x360a Talks the Sky & 360 Agreement With Microsoft and Sky Top Dogs

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By now you've probably read or even heard about the Sky Player coming to Xbox 360's across the UK and Ireland this autumn. If you haven't, where the hell have you been for the last few days? Well yesterday, after the dust had settled and Georgie Thompson had left the venue (seriously, she's quite distracting!), we got chance to sit down with Jerry Johnson, the General Manager of Xbox Live in Europe, and Adrian Pilkington, the Director of 3rd Party Channels at BSkyB and talk about the partnership.

x360a: So how long has this deal been in the making?

Jerry Johnson: The deals and discussions have been going on for over 18 months now. We’ve been planning and working on this thing from an implementation standpoint since before NXE shifted last year. It isn’t something brand new.

Would you say that the Sky Player on the 360 is the start of some bigger, more wide-scale operation? Can we expect the service to expand over time?

JJ: I look at it as a long term type of relationship, the launch is just the first step. Similar in the way, if you look at Live since the 360 has launched, the continual progression of everything from identity to profiles, to avatars, to the interface; you’re going to continue to see ... we’re not sitting back and saying, “let’s launch, sit back and forget it and move on.”

Adrian Pilkington: From Sky’s point-of-view, we’re putting a huge amount of effort into increasing and developing a range of content we have on Sky Player that we want to bring to the Xbox as well. So yeah, this is just the start.

Will the services mirror one another? The Sky Player on PC’s compared to the service on the 360 ...

AP: We would like them to be similar and we’d like the Sky Player brand on PC and the Sky Player service on the Xbox to be similar to that. But I’m not saying they’re going to be identical.

But I presume there is the room for expansion? More channels over time? Is that part of the plan?

AP: Oh absolutely.

So Netflix has been a renowned success in the US, are you hoping for a similar impact with the partnership with one another in the UK?

JJ: From an Xbox perspective, I’ve got higher hopes. You know we actually made the commitment to setup a development team over here that is really focussed. We’re putting effort over here into actually developing the experiences that are tailored to the UK market. The type of experiences that we’re bring to Xbox, we consider them to be ground-breaking. This is the place we’re going to lead with interactive sports. This is the place we’re going to lead with live streaming content to your Xbox. It’s going to be led in the UK and I believe that when you take a look at the strength, breadth and depth of content that Sky has, both on demand and linear streamed content, I think that the offering that we have here will be much more compelling than anything else globally.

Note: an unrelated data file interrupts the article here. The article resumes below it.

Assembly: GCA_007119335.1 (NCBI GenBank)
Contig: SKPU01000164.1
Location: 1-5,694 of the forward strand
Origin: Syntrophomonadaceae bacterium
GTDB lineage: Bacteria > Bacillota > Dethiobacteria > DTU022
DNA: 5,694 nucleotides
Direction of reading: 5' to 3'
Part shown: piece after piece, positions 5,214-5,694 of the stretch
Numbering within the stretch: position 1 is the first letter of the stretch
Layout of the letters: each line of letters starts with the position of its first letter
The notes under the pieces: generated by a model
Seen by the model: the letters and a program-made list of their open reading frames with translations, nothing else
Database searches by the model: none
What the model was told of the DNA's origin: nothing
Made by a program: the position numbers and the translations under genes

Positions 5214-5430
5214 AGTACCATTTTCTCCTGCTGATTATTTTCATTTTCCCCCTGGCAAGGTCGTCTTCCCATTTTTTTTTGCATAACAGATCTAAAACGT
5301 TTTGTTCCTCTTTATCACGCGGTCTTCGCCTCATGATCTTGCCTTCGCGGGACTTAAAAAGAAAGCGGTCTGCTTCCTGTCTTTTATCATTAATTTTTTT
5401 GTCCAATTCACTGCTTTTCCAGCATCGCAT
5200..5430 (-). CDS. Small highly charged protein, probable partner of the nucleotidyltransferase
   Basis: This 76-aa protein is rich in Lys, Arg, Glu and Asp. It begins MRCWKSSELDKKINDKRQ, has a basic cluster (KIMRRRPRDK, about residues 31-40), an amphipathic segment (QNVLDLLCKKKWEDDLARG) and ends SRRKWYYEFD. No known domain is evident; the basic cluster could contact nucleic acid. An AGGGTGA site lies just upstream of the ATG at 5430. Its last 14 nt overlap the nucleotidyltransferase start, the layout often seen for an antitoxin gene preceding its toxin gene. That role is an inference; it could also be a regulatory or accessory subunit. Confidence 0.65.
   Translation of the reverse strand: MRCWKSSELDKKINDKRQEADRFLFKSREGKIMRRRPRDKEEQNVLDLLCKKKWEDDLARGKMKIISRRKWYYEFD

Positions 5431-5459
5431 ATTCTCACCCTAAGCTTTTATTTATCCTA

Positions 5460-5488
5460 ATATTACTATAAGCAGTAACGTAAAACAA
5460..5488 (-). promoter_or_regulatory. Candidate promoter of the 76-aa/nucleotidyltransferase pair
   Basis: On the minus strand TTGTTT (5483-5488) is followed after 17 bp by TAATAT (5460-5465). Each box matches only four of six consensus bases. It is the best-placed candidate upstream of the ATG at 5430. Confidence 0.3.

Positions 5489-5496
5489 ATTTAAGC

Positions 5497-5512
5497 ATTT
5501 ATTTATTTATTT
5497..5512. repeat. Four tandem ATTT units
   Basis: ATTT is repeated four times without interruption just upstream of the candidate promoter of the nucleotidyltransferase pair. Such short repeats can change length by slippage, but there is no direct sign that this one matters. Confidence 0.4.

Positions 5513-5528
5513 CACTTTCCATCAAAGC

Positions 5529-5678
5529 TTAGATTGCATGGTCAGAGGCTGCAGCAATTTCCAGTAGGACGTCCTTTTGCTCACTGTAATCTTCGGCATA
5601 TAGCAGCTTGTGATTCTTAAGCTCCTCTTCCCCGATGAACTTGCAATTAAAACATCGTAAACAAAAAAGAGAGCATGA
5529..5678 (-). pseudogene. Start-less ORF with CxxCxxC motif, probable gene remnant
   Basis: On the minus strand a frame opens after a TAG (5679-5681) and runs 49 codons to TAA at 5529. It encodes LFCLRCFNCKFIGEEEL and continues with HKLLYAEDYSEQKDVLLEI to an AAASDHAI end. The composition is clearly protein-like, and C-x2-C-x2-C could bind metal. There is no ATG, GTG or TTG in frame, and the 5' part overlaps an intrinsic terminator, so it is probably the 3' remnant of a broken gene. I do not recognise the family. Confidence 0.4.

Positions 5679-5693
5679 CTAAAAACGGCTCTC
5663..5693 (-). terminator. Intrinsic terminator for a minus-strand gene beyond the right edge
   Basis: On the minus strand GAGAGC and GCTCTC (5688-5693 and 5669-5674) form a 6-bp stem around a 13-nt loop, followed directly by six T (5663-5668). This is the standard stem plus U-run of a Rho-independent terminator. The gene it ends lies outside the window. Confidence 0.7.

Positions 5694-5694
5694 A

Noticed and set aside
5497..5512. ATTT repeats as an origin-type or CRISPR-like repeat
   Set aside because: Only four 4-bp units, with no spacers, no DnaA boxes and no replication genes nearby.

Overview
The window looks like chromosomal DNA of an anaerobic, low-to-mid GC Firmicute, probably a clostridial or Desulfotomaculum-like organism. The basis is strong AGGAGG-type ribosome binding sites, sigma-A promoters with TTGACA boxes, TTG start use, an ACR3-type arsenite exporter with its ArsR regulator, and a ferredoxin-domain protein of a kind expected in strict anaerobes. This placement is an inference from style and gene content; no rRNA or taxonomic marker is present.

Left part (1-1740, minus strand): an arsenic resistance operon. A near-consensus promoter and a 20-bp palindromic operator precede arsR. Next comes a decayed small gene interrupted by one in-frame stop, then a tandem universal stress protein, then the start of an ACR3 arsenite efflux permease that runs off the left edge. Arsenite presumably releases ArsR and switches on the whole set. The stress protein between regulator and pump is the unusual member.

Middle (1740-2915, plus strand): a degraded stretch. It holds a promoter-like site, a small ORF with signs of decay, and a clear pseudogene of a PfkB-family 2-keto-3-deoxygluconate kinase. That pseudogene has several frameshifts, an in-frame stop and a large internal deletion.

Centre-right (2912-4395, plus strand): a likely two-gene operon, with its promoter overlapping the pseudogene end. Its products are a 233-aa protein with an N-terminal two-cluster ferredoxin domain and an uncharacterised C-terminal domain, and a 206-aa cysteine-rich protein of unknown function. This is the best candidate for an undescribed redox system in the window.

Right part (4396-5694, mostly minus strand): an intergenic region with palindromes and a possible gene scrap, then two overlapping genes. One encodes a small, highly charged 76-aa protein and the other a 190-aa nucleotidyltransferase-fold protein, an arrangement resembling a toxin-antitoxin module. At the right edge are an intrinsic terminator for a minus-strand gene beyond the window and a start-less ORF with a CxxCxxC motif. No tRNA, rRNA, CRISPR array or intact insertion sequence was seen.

AP: I’d agree. I see no reason why a wider selection and choice of content that we possibly get with another deal, it should make it even more of an exciting customer proposition.

So, we understand it’s all streaming ... no downloadable content. What about future plans, does it include downloadable?

JJ: Right now we’re really focussed on this on-demand streaming. This, “how can I turn on my Xbox, pick out what I want, and start streaming right away.”

How will that work with people who may not have a decent enough broadband connection? Whether stable or speed wise?

JJ: Right now for Sky Player, the minimum requirement is a 1 megabit connection, ideally the recommendation is 2 megabits. This service will work very similar to the way Netflix works in the US, which isn’t a downloadable service. It’s a streaming only service and that service over there right now ... well, that press release that went out about 4 months after reported over 1 million subscribers, out of the gate, 1 billion and a half hours streamed over the first four or five months. There isn’t a barrier right now to that market and if you start to take a look at broadband penetration, the UK is on par with the US, so we expect it to be not a big barrier to people being able to consume this content via streaming.

Who would you say the target audience was for this service? Is it more of a choice for existing customers or are you trying to broaden both companies’ reach?

AP: I think it’s absolutely both. As you know there’s a huge install base with connected customers with Xbox. We’ve done our research, we know what the overlaps are with the Xbox base and the Sky subscription base, and you know, we feel we can bring a significant amount of additional sort of utility and choice of flexibility to those customers ... but as well as that, we have the opportunity for allowing people who haven’t got a Sky base for one reason or another, maybe they don’t want a dish on the side of their house, or whatever their reasons, to be able to reappraise the opportunity for taking up a Sky subscription. So it is very much a bit of both.